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Commishes enact countywide burn ban

By Judith Pannebaker BCC Editor

Signs along highways and roads in Bandera County indicate that a burn ban is now in effect.

What a difference a month and a half makes in the Texas Hill County. Despite the heavy rain that fell throughout the area on Memorial Day weekend, Bandera County Commissioners recently enacted a countywide burn ban.
During a regular meeting on Thursday, July 14, commissioners unanimously approved the 90-day ban on outdoor burning on the recommendation of County Fire Marshal John Stith.
Pointing out the irony of the situation, Judge Richard Evans said, “The county still hasn’t recovered from the flood and the fire marshal wants a burn ban.”
For his part, Stith noted that the current KDBI was at 479 and over the next five days was expected to be 595 to 617.
According to information on the website http://twc.tamu.edu/kbdi, the Keetch-Byram Drought Index (KBDI) is used to determine a potential for forest fires. The drought index is based on a daily water balance, where a drought factor is balanced with precipitation and soil moisture. The drought index ranges from 0 to 800, with a drought index of 0 representing no moisture depletion, and an index of 800 indicates absolutely dry conditions.
“There is no significant rain in the foreseeable future and we’ve had six fires in the last two weeks,” Stith said.
The imposition of a countywide burn ban prohibits open burning of brush, household trash and other debris.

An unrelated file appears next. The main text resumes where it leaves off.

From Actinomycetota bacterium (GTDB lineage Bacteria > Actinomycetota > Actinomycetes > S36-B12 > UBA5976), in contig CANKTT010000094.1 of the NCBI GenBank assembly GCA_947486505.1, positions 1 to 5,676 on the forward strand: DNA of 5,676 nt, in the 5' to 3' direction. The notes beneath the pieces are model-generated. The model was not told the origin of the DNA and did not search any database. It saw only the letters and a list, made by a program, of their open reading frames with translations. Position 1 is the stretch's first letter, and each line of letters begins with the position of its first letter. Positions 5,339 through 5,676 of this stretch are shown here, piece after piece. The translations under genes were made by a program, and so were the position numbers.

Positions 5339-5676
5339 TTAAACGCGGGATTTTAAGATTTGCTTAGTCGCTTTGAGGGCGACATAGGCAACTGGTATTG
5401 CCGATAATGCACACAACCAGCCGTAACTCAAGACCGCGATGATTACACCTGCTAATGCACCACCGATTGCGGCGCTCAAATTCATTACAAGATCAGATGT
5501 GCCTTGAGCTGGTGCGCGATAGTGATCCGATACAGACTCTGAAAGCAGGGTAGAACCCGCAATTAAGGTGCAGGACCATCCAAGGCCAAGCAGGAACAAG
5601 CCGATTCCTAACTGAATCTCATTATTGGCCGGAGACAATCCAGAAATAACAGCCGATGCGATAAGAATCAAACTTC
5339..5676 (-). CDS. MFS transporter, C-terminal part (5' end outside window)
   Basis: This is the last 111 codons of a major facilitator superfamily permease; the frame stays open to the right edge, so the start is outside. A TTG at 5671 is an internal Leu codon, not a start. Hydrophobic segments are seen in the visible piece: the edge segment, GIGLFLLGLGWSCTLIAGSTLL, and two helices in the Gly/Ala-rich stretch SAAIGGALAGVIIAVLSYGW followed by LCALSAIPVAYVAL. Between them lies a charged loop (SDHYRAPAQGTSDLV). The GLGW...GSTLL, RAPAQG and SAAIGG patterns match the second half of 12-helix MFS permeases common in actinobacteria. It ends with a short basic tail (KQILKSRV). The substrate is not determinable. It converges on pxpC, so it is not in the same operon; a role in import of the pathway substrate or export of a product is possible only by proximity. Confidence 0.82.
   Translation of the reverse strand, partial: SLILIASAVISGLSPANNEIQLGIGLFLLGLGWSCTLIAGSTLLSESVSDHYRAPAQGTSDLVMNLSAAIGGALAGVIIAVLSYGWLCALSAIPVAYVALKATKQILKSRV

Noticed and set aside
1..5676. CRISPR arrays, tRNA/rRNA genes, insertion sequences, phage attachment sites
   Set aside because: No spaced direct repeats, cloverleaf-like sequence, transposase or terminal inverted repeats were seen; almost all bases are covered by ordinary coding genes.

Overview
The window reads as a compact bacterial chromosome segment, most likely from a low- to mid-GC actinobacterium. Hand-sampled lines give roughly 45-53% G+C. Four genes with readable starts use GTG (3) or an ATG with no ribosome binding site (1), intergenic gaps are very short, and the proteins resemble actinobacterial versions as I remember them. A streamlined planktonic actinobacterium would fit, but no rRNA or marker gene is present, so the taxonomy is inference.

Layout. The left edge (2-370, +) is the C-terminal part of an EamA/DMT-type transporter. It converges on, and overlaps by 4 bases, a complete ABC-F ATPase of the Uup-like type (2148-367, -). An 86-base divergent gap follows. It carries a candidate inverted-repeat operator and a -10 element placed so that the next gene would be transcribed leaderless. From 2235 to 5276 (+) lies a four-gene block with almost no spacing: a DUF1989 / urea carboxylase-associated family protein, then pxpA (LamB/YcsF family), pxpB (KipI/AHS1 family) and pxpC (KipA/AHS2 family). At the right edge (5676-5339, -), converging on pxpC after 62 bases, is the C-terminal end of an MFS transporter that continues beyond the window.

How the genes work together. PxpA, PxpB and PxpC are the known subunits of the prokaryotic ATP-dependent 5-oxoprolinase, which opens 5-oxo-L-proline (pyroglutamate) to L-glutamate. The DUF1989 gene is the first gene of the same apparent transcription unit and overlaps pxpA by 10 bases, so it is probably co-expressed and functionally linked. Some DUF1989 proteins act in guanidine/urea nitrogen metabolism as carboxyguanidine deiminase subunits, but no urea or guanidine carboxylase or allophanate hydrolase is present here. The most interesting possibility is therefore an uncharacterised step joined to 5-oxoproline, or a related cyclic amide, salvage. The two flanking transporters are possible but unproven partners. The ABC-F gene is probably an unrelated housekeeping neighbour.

However, burning can still be accomplished in specially designed barrels covered with fine mesh screens.
Additionally, welding is still allowed. Stith urged anyone welding or otherwise working with torches always to use a spotter and keep a fire extinguisher or water source close at hand. Also, welders have also been asked to refrain from plying their trade on days when winds exceed 20 miles per hours and on “red flag” days.
Precinct 1 Commissioner Robert “Bob” Grimes asked the court about the disposition of a derelict structure located on recently purchased property to be used for the Pipe Creek Solid Waste Disposal Station. Evans noted that cleanup of the property could be facilitated as a training session for volunteer firefighters.
“This is something I‘ll look into,” Stith said. “The bottom line is if we do it, it must be done safely.”
Concurring, Evans noted, “This court must abide by the rules. We’re not like Congress.”
In an interview on Tuesday, July 20, Stith referenced the six grass fires that had occurred recently throughout the county. Additionally, a structure fire was reported at 12:56 pm, Thursday, July 7, on 32nd Street in Lakehills.
“Someone was burning brush and the fire got away from him and ignited a cottage on adjacent property,” Stith explained. “Conditions were marginal and breezy the day of the fire. Additionally, there was an available fuel load of high grasses.” Although no criminal charges are pending, Stith noted that citizens remain liable for damages caused by out-of-control – albeit it, legal – burns.
Lakehills and Pipe Creek Volunteer Fire Departments responded to the call, but the structure was fully involved by the time firefighters arrived on the scene.
Stith urged residents to use common sense when burning – even in specially designed barrels – and when welding.
The public is also reminded that violators of the current burn ban will be charged with a Class C misdemeanor, and, if found guilty, subject to a fine not to exceed $500.
To determine whether a burn ban is currently in effect, county residents are asked to call the Bandera County Sheriff’s Office at 830-796-3771.